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Cobalt
01-27-2005, 11:54 AM
This is a future, vertical take-off, heavy lift capable aircraft that exceeds the cargo capacity and range of the older C-130 aircraft fleet.

sandman300
01-27-2005, 11:44 PM
Nice design, cool texturing, one thing it seems to be missing is the rudder or something to adjust heading. If you need a reference... http://www.grc.nasa.gov/WWW/K-12/airplane/airplane.html

altogether... dammm cooool. :D

emperorchuck
01-29-2005, 05:31 PM
Why not just use uneven thrust for yaw control? The blades are adjustable pitch, so I assume you could just feather the side you want to turn into.

I like the design; it actually looks like it could lift itself. What do you plan to use the model for?

cgbloke2004
01-29-2005, 06:07 PM
i have the idea that this is based on real technological projects - sort of future plans things, based on existing and near-future tech.
this looks like an extension of the Osprey V-22 vert-tilt project, which doesnt necessarily conform to standard aircraft conventions..
[though the vertical tail addition might still be useful - ala some mathematical convention i cant recall the name of that is responsible for vertical surface area of aircraft versus ..something else i cant recall, that dictates whether a vertical surface fin is bigger, smaller or required at all, depending on what else there is in the design..]

nice cobalt - can we have it in a livery and have it put in a scene? that kind of stuff always looks cool to me.. :)

http://www.vtol.org/vertiflite/IMAGE002.JPG

http://www.vtol.org/vertiflite/BellTiltrotors.htm

sandman300
01-29-2005, 06:57 PM
cgbloke2004
Yeah, there is a really complicated formula that involves the total weight/ lift surface area/ and min. airspeed and some other things to be able to maintain flight.

having actual controle surfaces is in most cases a better idea. They would give better and quicker controle. Also having the engines pull double duty (thrust and guidance) is dangerous. With seperate systems, if the engines fail there is still stearing. If the stearing fails, the engines could be feathered to give at least a little bit of controle (it wont give much but its better than nothing).

I know this whole thing is not about engineering, but to better get the realism, smaller details like these should be given space.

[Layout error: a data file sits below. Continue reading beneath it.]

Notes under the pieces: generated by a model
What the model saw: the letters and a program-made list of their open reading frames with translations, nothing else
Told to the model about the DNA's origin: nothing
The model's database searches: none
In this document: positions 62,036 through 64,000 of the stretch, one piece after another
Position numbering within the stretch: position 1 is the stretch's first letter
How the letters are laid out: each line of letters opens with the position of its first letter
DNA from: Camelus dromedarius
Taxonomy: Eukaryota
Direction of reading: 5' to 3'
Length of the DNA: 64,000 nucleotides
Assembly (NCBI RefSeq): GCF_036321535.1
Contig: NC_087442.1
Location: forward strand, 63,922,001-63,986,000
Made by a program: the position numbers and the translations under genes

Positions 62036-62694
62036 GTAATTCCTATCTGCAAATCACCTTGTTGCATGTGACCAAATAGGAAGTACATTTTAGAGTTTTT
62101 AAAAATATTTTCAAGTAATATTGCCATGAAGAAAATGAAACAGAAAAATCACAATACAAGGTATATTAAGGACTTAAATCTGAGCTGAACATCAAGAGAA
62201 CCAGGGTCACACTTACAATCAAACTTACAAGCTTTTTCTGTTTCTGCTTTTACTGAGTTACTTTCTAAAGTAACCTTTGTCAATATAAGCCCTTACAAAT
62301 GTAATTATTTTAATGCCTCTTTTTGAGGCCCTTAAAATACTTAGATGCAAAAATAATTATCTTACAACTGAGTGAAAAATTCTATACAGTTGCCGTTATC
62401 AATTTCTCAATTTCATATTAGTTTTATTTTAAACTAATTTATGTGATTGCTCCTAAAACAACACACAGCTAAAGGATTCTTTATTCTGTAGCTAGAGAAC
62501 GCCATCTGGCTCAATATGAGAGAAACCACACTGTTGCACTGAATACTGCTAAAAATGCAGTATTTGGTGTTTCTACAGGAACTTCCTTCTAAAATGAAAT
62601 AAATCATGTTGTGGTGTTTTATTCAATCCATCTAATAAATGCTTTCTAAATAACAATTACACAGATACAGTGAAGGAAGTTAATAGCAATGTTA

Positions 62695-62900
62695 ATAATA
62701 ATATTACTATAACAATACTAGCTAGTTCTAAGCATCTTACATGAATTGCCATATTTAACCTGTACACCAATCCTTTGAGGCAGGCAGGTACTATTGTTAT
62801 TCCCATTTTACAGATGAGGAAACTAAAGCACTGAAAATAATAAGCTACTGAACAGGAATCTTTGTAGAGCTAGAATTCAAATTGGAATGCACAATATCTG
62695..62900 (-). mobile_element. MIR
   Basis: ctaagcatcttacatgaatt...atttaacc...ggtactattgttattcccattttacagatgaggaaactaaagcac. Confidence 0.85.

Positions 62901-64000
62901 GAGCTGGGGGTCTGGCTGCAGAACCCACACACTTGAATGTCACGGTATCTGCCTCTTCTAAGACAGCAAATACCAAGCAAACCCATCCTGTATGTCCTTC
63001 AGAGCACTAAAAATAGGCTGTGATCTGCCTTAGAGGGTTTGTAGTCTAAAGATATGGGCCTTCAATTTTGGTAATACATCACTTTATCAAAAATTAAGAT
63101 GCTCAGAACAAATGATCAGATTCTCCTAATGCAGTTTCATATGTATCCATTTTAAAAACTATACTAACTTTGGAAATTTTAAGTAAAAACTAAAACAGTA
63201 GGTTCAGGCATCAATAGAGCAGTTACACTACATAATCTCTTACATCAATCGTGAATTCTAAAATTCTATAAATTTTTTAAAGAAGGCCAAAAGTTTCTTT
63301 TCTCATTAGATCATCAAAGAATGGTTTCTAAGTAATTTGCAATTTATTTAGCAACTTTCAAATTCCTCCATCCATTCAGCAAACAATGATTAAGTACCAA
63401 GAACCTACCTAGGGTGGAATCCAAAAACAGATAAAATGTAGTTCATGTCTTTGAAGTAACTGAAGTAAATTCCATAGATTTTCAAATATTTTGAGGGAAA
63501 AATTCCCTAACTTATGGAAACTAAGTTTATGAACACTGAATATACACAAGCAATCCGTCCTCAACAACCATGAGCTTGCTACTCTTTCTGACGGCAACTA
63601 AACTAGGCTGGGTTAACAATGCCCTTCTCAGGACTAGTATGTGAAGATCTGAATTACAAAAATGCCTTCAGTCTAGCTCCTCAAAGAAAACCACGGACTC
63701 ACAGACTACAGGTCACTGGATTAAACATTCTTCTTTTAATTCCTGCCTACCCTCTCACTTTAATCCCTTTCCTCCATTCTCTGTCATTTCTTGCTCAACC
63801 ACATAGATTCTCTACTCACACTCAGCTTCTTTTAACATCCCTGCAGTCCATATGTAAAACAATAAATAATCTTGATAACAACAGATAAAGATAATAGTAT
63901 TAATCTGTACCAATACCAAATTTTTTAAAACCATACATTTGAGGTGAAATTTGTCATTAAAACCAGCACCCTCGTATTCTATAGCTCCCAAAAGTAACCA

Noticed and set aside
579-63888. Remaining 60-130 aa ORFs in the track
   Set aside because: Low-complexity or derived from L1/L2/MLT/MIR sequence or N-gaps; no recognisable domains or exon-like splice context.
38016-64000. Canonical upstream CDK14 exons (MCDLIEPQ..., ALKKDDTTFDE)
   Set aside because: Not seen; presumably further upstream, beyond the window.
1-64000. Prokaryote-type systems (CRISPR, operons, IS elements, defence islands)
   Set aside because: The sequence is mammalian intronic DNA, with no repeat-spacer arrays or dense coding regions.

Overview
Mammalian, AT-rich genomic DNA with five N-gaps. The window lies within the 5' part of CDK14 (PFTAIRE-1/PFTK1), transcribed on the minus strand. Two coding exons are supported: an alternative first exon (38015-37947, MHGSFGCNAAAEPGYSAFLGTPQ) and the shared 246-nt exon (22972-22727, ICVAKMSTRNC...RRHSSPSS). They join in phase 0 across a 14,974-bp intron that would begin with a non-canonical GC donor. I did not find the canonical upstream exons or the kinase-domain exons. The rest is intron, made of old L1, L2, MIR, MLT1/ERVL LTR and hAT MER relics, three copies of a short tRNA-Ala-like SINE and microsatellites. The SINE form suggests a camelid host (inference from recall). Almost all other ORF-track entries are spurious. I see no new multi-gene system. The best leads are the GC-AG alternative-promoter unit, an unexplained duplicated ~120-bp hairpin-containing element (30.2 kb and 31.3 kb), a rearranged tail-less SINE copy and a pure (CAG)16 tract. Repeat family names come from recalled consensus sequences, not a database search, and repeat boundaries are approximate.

I wonder how it would look with a Harrier style of propultion? :p

cgbloke2004
01-29-2005, 07:06 PM
detail is indeed what gives an image that final 'boost' and makes that object all the more believable [i always thought FI were pretty good at doing this..].
always something to look out for.

as for a harrier style of propulsion, i recall an early lightwave produced tv-movie [circa 1994?], i think it was canadian and ive forgotten the name of the movie, but it was basically a sky bus - a chinook sized aircraft with podded engines that i seem to recall had some kind of vectored thrust capability, for V/STOL.

[edit:]
ha! google is my friend!
the movie was Cyberjack, and heres an image / link!

nice idea i thought at the time!

http://www.aptt79.dsl.pipex.com/StillsGallery/HiresImages/Cyberjack2.jpg

http://www.aptt79.dsl.pipex.com/StillsGallery/HiresHTM/Skybus.htm

apologies for hijacking your thread Cobalt!

edit: looking at it now, i cant see it actually being properly vectored thrusted like how the harrier is.
i recall drawing vectored thrust type vehicles like this as a kid, but the engines, based on the principles of the harrier, and my limited knowledge as a kid[!], always came out with fairly bulky engine pods.. :p and looking like it needed the nano-second control of a super computer to keep it stable..

sandman300
01-29-2005, 07:24 PM
That's pretty much the way I was thinking. Allthough I would angle the front and rear wings differently so the engines are not directly in front of each other.

cgbloke2004
01-29-2005, 07:33 PM
i think i saw a plan view of this once in a some sci-fi magazine.
although its hard to tell, the pods arent directly in front of eachother, although they probably are too close as you say.
i recall the front pods are closer to the fuselage, and the rear pods have greater distance from themselves and the fuselage, and are angled [anhedral?] downwards slightly [but probably not enough to avoid interference from the forward pods realistically]..

Cobalt
01-31-2005, 07:58 AM
I didn't "design" this platform. The smart guys at Bell Helicopter have already done that. I just got to model and animate it for military concept visualizations.

Cobalt

sandman300
01-31-2005, 03:50 PM
I'd imagine they know what their doing. I wonder how it navigates?

Anyway it looks cool. :cool:

sliver
02-02-2005, 06:25 AM
Like the renders and looks like a brilliant concept, bit of history though, I understood the Osprey was withdrawn as it kept crashing and killing lots of people. One of the problems was disturbance over the control surfaces from the rotors, looking at the design, the front rotors would put very large stresses and strange airflow on the rear rotors.

Would love to see something like this in the flesh though.

cgbloke2004
02-02-2005, 08:36 PM
afaik, its currently in an operational pause at the moment following some concerns raised, i think, over its gear.
also, afaik, its still about 450-odd aircraft on the books for the v-22 osprey [usmc has ordered 360, the usn 48 and the usaf 50 for special operations]
so, while it isnt in full service yet, i've certainly never heard of it being shelved and if approved for full production, would replace the role currently filled by the venerable ch-46 sea knight helos.